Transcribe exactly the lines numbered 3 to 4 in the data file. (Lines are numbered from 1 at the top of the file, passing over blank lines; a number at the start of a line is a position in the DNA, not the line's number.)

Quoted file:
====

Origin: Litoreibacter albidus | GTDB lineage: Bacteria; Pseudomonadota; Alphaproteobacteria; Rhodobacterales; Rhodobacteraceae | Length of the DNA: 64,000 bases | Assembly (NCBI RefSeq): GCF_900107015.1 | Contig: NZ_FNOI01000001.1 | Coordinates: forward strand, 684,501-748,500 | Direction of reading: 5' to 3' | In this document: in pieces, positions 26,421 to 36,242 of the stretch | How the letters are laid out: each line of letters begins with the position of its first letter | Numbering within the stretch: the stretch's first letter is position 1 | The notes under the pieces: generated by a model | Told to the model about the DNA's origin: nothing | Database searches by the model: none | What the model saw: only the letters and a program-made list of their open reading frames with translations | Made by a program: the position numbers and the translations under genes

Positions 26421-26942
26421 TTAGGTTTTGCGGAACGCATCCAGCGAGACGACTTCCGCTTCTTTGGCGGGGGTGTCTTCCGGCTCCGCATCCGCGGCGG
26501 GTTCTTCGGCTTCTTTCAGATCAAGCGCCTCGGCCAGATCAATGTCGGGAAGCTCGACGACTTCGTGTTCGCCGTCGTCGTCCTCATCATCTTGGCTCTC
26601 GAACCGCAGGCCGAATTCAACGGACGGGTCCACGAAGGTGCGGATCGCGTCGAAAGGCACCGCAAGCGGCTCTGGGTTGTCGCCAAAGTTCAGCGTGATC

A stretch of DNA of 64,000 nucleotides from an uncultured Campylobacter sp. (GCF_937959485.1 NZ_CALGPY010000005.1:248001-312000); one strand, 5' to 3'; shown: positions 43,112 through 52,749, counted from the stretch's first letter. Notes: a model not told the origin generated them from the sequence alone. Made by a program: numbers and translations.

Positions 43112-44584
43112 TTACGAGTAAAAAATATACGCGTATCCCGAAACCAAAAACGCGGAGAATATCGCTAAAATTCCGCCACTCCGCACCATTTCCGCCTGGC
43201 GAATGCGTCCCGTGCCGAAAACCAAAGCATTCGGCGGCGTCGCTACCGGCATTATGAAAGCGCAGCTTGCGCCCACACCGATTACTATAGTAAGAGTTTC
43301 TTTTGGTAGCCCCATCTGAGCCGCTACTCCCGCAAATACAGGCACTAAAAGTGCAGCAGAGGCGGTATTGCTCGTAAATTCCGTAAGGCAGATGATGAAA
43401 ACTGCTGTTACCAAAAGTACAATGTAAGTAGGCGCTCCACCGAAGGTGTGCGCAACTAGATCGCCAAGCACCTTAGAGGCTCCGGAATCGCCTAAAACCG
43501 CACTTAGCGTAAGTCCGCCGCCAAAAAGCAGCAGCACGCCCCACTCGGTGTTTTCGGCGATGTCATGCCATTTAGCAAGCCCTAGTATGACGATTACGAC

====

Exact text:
26421 TTAGGTTTTGCGGAACGCATCCAGCGAGACGACTTCCGCTTCTTTGGCGGGGGTGTCTTCCGGCTCCGCATCCGCGGCGG
26501 GTTCTTCGGCTTCTTTCAGATCAAGCGCCTCGGCCAGATCAATGTCGGGAAGCTCGACGACTTCGTGTTCGCCGTCGTCGTCCTCATCATCTTGGCTCTC